There is a famous photo called “Lunch atop a skyscraper,” taken in 1932. It shows 11 men perched on a girder, 840 feet above the ground. They are happily eating lunch, completely unsecured while building the Rockefeller Center in New York.
That photo would look very different today. The men would be wearing hard hats, hi-viz vests and harnesses. Working at height has always been necessary when working in construction. Staying safe while doing so is now considered essential.
A third of all workplace fatalities in 2018 were due to falls from height, according to The Occupational Safety and Health Administration (OSHA). You do not need to be 840 feet up to die from a fall; less than 20% of fatal falls happen from above 30 feet, with 8% below 6 feet.
OSHA’s fall prevention campaign provides a three-point plan for working at height:
- Plan: Employers need to assess the job beforehand and consider how best to do it safely, and what equipment will be required.
- Provide: The job should not go ahead until the appropriate safety equipment is there, even if that means a delay.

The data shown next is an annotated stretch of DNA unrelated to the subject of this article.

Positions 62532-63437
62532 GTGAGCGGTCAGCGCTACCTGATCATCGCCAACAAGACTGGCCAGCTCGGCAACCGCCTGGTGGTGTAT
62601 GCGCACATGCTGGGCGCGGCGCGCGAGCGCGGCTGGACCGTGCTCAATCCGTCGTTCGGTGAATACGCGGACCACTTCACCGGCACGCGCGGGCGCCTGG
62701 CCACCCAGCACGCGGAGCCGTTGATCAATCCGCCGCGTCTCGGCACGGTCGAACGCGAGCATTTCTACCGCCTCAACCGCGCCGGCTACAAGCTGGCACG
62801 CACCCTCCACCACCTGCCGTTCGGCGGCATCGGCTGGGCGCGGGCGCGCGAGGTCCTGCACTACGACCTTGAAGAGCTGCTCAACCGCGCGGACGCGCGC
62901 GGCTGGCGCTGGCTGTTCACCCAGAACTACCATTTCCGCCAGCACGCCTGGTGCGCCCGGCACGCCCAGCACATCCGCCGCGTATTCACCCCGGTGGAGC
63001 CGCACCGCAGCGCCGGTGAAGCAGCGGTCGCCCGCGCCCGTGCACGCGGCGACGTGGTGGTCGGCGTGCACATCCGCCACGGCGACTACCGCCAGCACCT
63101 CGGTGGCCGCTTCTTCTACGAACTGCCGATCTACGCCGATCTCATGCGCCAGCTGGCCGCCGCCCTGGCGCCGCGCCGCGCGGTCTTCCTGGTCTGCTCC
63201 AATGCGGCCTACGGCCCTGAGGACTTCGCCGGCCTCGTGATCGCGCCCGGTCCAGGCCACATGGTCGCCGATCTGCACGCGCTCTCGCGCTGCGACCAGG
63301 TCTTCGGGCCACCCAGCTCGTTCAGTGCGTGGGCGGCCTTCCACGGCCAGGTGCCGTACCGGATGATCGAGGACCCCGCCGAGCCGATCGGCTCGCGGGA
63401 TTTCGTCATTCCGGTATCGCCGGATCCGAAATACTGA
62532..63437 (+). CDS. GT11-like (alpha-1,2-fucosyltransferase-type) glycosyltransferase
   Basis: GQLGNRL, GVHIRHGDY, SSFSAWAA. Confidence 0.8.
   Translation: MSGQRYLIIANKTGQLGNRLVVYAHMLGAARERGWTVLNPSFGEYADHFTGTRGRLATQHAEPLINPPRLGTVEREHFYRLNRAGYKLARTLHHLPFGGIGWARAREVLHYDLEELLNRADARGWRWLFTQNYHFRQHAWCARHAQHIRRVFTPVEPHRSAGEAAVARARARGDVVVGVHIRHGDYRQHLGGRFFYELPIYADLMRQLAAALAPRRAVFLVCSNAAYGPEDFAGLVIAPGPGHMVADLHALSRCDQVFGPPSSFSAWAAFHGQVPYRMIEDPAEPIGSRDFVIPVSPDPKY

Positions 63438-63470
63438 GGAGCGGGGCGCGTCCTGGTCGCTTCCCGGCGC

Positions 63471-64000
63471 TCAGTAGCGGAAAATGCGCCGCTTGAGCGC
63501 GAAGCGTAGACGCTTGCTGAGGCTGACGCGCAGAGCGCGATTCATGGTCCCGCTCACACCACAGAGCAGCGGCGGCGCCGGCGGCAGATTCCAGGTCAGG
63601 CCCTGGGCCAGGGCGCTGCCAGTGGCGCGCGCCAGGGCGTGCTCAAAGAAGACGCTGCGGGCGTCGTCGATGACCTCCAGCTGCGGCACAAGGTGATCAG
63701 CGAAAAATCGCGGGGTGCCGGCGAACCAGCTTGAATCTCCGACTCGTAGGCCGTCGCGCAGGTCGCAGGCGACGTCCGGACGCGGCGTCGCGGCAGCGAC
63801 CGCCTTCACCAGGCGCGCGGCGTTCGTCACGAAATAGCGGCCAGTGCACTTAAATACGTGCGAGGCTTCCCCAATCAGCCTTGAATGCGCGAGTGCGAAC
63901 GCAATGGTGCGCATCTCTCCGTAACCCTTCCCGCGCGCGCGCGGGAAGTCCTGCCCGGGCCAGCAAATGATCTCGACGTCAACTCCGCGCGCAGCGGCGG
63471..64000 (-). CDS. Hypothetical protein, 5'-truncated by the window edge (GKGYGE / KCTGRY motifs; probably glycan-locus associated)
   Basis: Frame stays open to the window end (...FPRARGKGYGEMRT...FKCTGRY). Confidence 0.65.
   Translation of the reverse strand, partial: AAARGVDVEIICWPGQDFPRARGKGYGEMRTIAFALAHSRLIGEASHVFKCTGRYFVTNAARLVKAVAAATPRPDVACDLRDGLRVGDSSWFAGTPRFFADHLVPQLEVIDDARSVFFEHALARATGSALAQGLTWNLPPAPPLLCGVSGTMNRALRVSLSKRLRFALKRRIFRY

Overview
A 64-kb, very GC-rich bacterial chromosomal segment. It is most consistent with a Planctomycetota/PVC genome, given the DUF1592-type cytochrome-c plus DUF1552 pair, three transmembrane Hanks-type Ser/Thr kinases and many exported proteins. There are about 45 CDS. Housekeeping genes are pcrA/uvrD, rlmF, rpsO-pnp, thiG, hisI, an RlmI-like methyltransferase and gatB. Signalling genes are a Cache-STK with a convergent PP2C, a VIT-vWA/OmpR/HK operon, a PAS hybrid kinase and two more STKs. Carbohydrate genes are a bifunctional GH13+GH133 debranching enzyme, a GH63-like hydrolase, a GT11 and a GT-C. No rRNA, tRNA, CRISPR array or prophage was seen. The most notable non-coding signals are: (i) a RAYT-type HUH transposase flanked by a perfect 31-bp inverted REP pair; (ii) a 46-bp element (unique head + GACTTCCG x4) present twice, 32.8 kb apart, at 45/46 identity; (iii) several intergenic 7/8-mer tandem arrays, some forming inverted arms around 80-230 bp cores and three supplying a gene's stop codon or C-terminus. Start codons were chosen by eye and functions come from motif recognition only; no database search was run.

- Train: Sports enthusiasts often talk about people who have, “All the gear but no idea.” If workers do not know how to use the safety equipment and implement the safety procedures, they will be in danger. Practical training is essential to avoid accidents.
If you have injured yourself in a workplace fall, you can claim through your employer’s workers’ compensation insurance. An experienced attorney can help you complete the application and receive the benefits to which you are entitled. If your accident was due to someone else’s negligence, you might be able to file a personal injury lawsuit. And in very rare circumstances, employers can be sued outside of worker’s compensation, for more complete recoveries. Those circumstance often involve violation of safety regulations, potentially including those related to working from heights.